We briefly considered translating Konaté for Corylus but it’s tough to promote an unknown (to the Anglo world) dead writer, unfortunately. At least in crime fiction.

    Like

    • April 10, 2022 at 9:36 am

      I thought it would be a good fit for Corylus but I get your point.

      Like

      • April 11, 2022 at 8:24 am

        Yes, I did try hard to fight for it but was overruled…

        Like

        • April 13, 2022 at 9:41 pm

          You and Maria had the idea to translate him into English. He might have a chance someday.

          Like

  2. April 11, 2022 at 5:42 pm

    Konaté’s books use the differences among different ethnic groups in interesting ways. I enjoyed L’affaire des coupeurs de têtes, but I think I liked L’empreinte du renard even more. That mystery takes places in the Dogon region of Mali, and involves a civilisation so ancient that the detectives question whether they can understand it and whether they have any business interfering with it. I considered trying to translate one of Konaté’s books myself, but I’m afraid that it might run into problems, not just because he’s not well known. He also writes about a place, Mali, that’s not well known, and he does so in a way that doesn’t fit the more saleable models for writing about Africa.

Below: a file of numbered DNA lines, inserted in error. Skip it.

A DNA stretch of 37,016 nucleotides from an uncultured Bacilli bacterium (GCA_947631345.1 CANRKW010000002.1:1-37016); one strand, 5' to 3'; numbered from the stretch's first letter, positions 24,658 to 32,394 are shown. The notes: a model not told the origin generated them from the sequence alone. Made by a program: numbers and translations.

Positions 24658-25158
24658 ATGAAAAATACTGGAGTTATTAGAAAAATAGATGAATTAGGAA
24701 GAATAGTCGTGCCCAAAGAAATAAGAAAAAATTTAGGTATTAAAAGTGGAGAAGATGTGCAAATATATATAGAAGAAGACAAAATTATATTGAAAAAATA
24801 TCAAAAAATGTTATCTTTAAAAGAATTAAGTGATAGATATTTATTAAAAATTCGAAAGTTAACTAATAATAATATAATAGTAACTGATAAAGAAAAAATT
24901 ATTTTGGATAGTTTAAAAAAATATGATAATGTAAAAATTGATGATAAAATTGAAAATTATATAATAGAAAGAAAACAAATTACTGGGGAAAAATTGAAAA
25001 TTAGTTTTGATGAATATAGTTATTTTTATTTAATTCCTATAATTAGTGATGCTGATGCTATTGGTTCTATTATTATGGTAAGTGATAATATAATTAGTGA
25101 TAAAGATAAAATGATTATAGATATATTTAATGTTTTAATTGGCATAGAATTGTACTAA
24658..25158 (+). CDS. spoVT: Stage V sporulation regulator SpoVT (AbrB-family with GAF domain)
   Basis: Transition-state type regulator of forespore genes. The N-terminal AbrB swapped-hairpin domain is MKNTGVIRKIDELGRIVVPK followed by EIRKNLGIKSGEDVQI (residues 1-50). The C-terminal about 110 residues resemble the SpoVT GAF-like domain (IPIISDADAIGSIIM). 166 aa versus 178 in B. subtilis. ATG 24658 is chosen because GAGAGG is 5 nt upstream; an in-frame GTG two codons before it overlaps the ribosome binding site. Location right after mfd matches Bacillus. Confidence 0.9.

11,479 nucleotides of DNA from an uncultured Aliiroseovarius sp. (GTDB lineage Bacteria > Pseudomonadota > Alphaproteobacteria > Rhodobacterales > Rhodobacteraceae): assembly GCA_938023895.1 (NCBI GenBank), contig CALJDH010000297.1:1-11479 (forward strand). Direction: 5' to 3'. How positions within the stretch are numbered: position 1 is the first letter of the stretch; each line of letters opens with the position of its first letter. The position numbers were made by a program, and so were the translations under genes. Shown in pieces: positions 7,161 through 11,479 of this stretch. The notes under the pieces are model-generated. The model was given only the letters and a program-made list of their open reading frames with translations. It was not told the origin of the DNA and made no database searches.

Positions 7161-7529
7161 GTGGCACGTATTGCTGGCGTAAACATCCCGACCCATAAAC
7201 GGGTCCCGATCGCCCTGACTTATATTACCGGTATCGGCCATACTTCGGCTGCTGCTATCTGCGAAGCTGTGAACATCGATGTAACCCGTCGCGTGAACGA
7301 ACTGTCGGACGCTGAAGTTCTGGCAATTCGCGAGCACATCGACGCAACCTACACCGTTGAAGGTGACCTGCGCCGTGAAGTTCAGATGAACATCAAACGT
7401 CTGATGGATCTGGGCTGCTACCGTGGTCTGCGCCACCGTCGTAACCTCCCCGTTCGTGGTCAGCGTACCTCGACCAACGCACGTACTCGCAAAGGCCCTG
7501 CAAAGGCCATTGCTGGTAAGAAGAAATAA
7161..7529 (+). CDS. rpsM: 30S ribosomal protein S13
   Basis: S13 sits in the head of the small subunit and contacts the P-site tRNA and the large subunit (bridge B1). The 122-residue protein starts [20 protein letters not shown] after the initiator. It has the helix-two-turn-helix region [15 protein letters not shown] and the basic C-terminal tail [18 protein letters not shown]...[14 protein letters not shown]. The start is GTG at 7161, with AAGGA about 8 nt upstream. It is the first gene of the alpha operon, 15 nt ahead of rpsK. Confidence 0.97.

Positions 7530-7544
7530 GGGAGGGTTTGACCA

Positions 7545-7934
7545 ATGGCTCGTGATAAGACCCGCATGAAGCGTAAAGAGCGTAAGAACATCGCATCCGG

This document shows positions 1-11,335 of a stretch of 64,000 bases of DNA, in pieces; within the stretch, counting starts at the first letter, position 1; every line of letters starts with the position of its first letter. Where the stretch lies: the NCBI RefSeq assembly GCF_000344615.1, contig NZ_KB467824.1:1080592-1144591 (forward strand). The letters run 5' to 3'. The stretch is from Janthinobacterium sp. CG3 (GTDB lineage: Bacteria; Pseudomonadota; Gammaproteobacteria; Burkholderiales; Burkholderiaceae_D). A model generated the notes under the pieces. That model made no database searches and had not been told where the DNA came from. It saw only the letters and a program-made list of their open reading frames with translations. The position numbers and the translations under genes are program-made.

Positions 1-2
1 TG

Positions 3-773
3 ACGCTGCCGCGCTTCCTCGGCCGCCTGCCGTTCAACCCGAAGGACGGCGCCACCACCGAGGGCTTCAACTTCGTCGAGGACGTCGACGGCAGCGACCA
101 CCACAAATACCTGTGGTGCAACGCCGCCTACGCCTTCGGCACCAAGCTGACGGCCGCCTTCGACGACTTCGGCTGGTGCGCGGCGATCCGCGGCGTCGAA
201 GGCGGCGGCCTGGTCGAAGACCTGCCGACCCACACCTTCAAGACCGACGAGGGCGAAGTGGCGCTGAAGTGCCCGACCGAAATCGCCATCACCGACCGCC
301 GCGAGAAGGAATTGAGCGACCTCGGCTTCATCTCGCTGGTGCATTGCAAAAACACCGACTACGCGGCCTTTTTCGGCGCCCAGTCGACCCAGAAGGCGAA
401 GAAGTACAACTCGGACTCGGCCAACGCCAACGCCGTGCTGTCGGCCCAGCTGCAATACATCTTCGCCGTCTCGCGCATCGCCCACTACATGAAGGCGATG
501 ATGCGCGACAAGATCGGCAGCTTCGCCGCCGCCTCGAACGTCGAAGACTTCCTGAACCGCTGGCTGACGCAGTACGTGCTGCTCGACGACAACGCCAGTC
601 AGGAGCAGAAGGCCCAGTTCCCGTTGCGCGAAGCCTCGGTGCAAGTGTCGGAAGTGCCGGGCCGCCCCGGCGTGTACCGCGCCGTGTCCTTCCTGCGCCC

I’m so glad you wrote about these books!

    Like

    • April 13, 2022 at 9:40 pm

      Thanks for recommending L’affaire du renard, I’ll look it up.